Their original plan, to use spoken dialogue in between musical numbers (as in Mozart’s The Magic Flute and Beethoven’s Fidelio) was dropped, and the result was an almost unprecedented opportunity for musical ensembles, which has led some critics to refer to Egyptian Helen as the Strauss/Hofmannsthal bel canto opera. It also has, in Menelaus, by far their longest and most developed tenor role.
Strauss finished the score in October, 1927, but a problem arose over the first performance. Jeritza’s fee was far too exorbitant for the Dresden opera which, in any case, was bound by the rules of the Deutscher Bühnenverein that prohibited paying such a high fee. So Strauss suggested Elisabeth Rethberg for the première. Her voice was exceptionally beautiful (Toscanini compared it to a finely played Stradivarius), and she was something a local favorite, having been born nearby and starting her career with the Dresden company.
“She is now a great star in New York, next to Jeritza, and is about to enter into a similar relationship to Dresden as Jeritza to Vienna. Since I believe there is no chance now of getting Jeritza I have definitely decided for Rethberg, whose somewhat bourgeois appearance has ‘greatly improved’ in America,” Strauss told Hofmannsthal, adding pragmatically, “she is not so tall as Mme Jeritza, and will therefore go better with the short [Curt] Taucher as Menelaus; she enjoys a great international reputation and is today generally considered the best German singer with the most magnificent voice and an accomplished singing technique. She intends to call on me during the next few days so as to convince me personally of her ‘sophisticated’ appearance — I don’t believe we’ll find anything better in the circumstances.
“Jeritza, if she really wants to, can then create the part in Vienna in September and alternate with Rethberg in New York.”
Hofmannsthal hit the roof. “Helena with a graceless Helen is simply ruined. This opera, of that I am well aware, is not a dead certainty; but it has very real chances of complete, genuine success on stage, provided the histrionic elements go hand in hand with the musical ones. It is not the face of the actress that matters; a very pretty doll might make a wretched Helena. Nor does it matter whether Mms Rethberg has now got a better dressmaker and looks ‘more sophisticated’ (what goes for sophisticated among theatrical people in German is in any case something awful),” sniffed the Viennese Hofmannsthal. “But everything depends on the magic of acting and movement, that means on a specifically feminine talent for the theater. Mme Rethberg may sing like a nightingale, I understand nothing about that; what I do know is that she is worse than mediocre as an actress and this will ruin Helen, completely ruin her.”
Strauss replied calmly to this outburst — as he usually did to his librettist’s bouts of hysteria — by talking dollars and cents, or, in this case Deutschmarks, finally declaring “We shall simply have to do without Jeritza! You only know her, just as I do, from the time before she went to America.” He then added, “From what I have heard lately about Jeritza, I’m not at all sure that, apart from appearance and stage talent, she too would not leave a good many other wishes unfilled.”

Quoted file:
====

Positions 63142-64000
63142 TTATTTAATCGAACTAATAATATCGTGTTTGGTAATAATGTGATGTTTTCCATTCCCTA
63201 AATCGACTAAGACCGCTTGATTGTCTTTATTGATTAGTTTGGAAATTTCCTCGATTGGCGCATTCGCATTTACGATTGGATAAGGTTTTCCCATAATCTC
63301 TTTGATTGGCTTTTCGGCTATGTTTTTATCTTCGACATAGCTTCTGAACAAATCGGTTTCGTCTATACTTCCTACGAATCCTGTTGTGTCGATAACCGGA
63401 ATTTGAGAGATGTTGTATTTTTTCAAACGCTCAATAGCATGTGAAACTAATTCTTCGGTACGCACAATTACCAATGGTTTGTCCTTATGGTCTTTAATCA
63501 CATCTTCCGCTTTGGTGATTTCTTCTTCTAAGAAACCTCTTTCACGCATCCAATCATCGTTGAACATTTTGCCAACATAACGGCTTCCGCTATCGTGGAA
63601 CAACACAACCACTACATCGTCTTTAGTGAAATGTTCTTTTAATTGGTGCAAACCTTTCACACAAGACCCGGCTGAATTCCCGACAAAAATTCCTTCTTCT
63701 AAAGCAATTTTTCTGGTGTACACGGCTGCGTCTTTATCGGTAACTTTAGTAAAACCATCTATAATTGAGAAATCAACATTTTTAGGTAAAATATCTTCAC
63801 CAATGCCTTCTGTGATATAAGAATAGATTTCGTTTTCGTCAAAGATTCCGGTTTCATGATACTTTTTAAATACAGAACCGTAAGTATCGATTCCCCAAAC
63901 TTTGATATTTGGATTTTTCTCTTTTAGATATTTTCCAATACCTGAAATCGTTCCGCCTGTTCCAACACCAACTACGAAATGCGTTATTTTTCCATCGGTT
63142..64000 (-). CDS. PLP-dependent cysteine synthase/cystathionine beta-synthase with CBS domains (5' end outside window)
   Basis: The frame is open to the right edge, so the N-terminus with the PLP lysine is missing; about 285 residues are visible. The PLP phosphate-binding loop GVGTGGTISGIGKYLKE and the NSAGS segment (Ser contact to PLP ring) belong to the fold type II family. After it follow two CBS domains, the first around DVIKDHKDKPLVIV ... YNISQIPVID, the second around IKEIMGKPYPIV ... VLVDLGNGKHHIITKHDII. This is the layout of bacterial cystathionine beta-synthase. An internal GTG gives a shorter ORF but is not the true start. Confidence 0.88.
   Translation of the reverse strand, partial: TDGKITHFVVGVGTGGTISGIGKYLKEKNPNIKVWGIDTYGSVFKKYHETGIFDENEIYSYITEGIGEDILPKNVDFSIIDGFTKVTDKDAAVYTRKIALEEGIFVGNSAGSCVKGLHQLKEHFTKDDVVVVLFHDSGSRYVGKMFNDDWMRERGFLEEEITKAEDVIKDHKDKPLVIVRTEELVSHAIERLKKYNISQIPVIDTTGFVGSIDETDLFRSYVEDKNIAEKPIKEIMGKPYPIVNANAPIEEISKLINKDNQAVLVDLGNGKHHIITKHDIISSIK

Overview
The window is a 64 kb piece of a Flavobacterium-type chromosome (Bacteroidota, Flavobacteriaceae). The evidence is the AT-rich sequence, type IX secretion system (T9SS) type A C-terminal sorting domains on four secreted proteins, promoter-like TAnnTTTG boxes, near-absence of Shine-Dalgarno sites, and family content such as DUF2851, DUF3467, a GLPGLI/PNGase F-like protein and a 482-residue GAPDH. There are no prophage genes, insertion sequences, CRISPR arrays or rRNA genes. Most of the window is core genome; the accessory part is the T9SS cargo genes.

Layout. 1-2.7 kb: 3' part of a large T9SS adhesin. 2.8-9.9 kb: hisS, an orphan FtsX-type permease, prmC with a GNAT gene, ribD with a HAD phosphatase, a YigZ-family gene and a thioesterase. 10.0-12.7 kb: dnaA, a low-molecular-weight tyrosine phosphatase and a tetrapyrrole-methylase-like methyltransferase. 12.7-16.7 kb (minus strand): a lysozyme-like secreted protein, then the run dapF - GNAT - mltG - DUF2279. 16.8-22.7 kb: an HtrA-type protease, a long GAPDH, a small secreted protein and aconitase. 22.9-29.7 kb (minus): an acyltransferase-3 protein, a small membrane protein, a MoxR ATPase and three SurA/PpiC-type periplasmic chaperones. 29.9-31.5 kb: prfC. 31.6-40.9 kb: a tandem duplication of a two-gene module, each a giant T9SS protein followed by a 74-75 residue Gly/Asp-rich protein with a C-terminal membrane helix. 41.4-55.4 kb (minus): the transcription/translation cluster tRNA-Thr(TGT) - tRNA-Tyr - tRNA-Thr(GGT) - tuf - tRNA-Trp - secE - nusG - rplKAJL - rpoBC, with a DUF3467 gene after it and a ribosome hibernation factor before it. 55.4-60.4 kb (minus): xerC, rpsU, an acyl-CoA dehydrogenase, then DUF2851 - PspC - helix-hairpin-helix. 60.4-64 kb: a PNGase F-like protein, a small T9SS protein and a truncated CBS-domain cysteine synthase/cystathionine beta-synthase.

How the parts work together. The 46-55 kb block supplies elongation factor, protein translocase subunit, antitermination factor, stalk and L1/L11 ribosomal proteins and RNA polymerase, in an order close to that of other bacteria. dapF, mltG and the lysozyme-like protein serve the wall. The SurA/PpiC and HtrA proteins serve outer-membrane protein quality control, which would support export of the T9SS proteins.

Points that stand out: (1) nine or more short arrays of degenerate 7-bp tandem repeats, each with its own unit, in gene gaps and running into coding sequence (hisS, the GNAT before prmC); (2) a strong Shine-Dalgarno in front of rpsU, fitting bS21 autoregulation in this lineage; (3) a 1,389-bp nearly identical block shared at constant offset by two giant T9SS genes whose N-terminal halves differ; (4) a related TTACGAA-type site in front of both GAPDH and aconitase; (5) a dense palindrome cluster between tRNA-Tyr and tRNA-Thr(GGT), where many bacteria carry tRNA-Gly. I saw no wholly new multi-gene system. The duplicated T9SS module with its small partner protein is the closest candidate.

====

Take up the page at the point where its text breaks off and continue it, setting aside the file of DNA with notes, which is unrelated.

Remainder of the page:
There was talk of asking Jeritza if she would be willing to sing the première in Dresden for nothing, thus getting around the Deutscher Bühnenverein rules. “But I doubt whether the publicity will seem to her worth the sacrifice,” Strauss sagely noted.
In the end, it was Elisabeth Rethberg who created the role of Helena in Dresden on June 6, 1928. Her reviews where glowing. Five days later, Jeritza sang the role in Vienna with Strauss conducting.
In one of those twists of fate a writer of fiction would hardly dare come up with, on the night that Jeritza created the role at the Met — November 6, 1928 — the company was also presenting Puccini’s Madama Butterfly in Brooklyn. Rethberg sang Cio-Cio-San that evening, and it’s impossible not to wonder what went through her mind. (Despite what Strauss predicted to Hofmannsthal, Rethberg never sang the role of Helena at the Met.)
Also in that first Met cast for Helena was Rudolf Laubenthal as Menelaus (Walter Kirchhoff sang some of the other performances), Editha Fleischer as Aithra, Clarence Whitehill as Altair, and Marion Telva (known to record collectors for her Adalgisa to Rosa Ponselle’s Norma) as the Omniscient Seashell. For some reason the small tenor role of Da-ud in Act II was assigned to the mezzo Jane Carroll (“late of the Follies” noted one newspaper). Artur Bodanzky conducted. The critics were savage, though they admitted Strauss’s skill in writing for the orchestra was unsurpassed.
But there is, in fact, much to admire in The Egyptian Helen in addition to Helen’s justly famous Act II aria. Throughout the opera there is a constant outpouring of luscious melody, sharply delineated between characters. In Act I Strauss’s musical juxtaposing of Aithra, Helen, Menelaus, and the mocking, sardonic elves, is a constant delight. There are also simply magical moments, as at the beginning of the finale of Act I, when Strauss slowly builds the orchestral sound to a triple forte as Aithra pulls back the curtain to show Menelaus the sleeping Helen, only to have him gaze at his wife as a French horn plays a soft haunting melody over the gentle murmurings of the strings. It is Strauss at his most enchanting, once heard, never to be forgotten.